What would happen if.....?

Discussion in 'Exhibition, Genetics, & Breeding to the SOP' started by MatthewsHomestead, May 16, 2018.

  1. MatthewsHomestead

    MatthewsHomestead Free Ranging

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    I currently have a black Wheaton Amerecauna Rooster.
    IMG_20180408_141252.jpg
    He is awesome. Full beard and muffs, fluffy neck and body, beautiful bright colors, great disposition and protective and watchful of "his" flock. I am hopefully bringing home this gorgeous lavender Amerecauna hen (arrow points to her).
    FB_IMG_1526517354801.jpg

    My question, in all my ignorance of genetics and genes and such, is what would I possibly get from the pairing?

    I currently have him with an all black with iridescent feathering hen (in same pic of him), and they are throwing chicks that follow their parentage (ie. All black pullets and Wheaton cockerels).

    Also looking at adding blue Amerecaunas, what would that add to the mix if I do blue roo to black hen and vice versa?
     
  2. The Moonshiner

    The Moonshiner Professional Chicken Tender

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    Little stumped with this.
    Blue Xs black and
    Black Xs blue will equal about 50/50 between blue and black chicks.
    As for the lavender she is a black chicken with two genes for lavender. Since there is no lavender on the dads side she will produce as a black hen would but give all offspring one copy of lavender. It will go sight unseen.
    So her offspring should be just like your rooster bred to your black hen.
    That's where I can't see whats going on.
    Wheaton bred to black produces offspring which are extended black/Wheaton not some blacks and some wheatons and especially shouldn't be producing just black pullets and Wheaton cockerels.
    My guess is the chicks you're producing are black with Wheaton and you're getting no leakage from the pullets but heavy red leakage from the cockerel chicks making them seem Wheaton.
     
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  3. MatthewsHomestead

    MatthewsHomestead Free Ranging

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    I did have one that stumped me because most have been black pullets with a couple of the color leakage in the cockerels. This particular one was a pullet with more golden color lacing in the neck and onto the back but not on the wings. She was very pretty though.
     
  4. MatthewsHomestead

    MatthewsHomestead Free Ranging

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    What would produce a blue Wheaton coloring?
     
  5. MatthewsHomestead

    MatthewsHomestead Free Ranging

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    Ok. So with my Orpingtons, if I cross Chocolate with Lavender, what would happen? And also Jubilee with Lavender?
     
  6. The Moonshiner

    The Moonshiner Professional Chicken Tender

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    A blue Wheaton bred to a wheaton, blue wheaton or splash wheaton.
    If you don't have a blue wheaton you can use a blue.
    Breed blue to wheaton. Breed those offspring chicks that are blue together and about 25% will be Wheaton. Will also be about 50% blue offspring so you just need one to be Wheaton and be blue. You can breed a blue chick with a black chick too just no black to black.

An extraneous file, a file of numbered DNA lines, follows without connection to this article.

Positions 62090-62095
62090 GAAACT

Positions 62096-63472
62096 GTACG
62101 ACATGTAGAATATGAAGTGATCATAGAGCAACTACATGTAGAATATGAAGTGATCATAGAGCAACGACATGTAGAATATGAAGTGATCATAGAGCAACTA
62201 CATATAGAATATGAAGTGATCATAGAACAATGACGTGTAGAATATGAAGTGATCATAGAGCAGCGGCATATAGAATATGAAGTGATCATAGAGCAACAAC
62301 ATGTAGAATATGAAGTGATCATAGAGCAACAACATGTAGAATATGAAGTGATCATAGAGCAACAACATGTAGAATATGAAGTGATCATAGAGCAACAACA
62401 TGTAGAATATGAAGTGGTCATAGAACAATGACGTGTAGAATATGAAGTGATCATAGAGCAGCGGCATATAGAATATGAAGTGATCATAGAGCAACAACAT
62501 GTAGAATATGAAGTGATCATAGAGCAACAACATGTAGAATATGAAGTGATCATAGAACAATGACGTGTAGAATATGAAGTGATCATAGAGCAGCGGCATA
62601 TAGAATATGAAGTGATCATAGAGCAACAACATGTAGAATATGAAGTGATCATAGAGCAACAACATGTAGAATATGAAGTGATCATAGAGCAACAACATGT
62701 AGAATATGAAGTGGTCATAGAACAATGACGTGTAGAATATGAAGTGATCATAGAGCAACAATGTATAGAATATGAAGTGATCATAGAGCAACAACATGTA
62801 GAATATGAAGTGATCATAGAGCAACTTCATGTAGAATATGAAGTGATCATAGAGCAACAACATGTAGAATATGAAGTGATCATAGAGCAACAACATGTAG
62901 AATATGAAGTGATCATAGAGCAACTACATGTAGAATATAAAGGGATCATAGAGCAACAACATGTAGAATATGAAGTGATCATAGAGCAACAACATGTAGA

Can also breed a blue offspring chick back to a wheaton for 1/2 and 1/2 blue and black and about 50% wheatons.
     
  7. MatthewsHomestead

    MatthewsHomestead Free Ranging

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    Woa. This can get confusing fast! But I think I'm getting it. So blue hen to my black Wheaton. Then the blue offspring together and I should get at least a couple Wheaton.

    Black to black makes more Black right?
     
  8. The Moonshiner

    The Moonshiner Professional Chicken Tender

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    Yes black to black only makes black.
    Yes breed your Wheaton rooster to blue hen. Breed any blue chicks produced back to Wheaton for highest chances for blue wheaton.
    Or bred any blue offspring chick to any blue or black offspring chick and you can get some blue wheaton.
     
  9. MatthewsHomestead

    MatthewsHomestead Free Ranging

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    Awesome. Just explained this to the Hubbs which makes him more on board with my flock changes and breeding program im attempting to get going. We had a blue Wheaton that was his favorite until a nasty dog got him. It's good to know we can breed it out in our own now. Thank you for the help!
     
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  10. nicalandia

    nicalandia Crowing

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    If the Chocolate on your line is based on the sex linked recessive chocolate(choc) and not the autosomal dominant Dun type(I^d/i+) if you cross a Chocolate rooster with a Lavender hen, you will create sex links, the pullets of that cross will be chocolate colored and the cockerels will be black colored, all of the F1s will inherit the recessive autosomal lavender gene(they will be Lav+/lav)

    I think Jubilee is another phenotype based on mottling, so when crossed with Lavender all of the chicks will be a form of Black, perhaps with some leakage when adutls
     
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